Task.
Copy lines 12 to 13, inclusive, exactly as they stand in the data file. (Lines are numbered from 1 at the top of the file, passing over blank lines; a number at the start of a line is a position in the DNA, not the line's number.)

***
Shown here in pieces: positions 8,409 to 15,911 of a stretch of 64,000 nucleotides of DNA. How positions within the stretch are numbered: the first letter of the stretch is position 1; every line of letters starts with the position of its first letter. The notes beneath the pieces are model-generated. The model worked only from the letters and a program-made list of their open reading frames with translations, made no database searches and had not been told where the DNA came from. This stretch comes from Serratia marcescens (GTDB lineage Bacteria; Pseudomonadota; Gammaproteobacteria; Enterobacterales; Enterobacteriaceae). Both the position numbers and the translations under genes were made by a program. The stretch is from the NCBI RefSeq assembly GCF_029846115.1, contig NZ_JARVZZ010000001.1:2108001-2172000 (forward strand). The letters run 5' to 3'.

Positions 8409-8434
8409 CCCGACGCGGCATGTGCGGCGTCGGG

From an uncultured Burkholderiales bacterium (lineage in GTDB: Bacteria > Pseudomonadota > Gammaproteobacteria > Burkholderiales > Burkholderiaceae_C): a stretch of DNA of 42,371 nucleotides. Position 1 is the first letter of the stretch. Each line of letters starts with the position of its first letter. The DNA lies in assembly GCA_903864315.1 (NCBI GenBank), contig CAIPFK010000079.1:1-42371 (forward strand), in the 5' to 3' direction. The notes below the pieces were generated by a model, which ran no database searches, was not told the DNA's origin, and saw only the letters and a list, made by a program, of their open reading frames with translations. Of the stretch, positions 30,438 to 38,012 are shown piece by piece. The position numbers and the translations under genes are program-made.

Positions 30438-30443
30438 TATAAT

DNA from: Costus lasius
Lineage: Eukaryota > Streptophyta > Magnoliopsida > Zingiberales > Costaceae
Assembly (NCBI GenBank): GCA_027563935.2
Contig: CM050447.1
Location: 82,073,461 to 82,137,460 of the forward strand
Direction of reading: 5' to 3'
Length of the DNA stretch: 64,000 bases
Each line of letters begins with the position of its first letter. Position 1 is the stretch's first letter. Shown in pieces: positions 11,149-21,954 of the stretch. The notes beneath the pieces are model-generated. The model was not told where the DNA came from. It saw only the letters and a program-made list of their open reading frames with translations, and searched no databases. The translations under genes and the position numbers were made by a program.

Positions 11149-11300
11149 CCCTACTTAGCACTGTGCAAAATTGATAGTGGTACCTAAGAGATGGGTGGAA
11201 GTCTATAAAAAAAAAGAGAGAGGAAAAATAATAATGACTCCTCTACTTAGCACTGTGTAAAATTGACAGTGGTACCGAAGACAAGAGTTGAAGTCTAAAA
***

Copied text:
Direction of reading: 5' to 3'
Length of the DNA stretch: 64,000 bases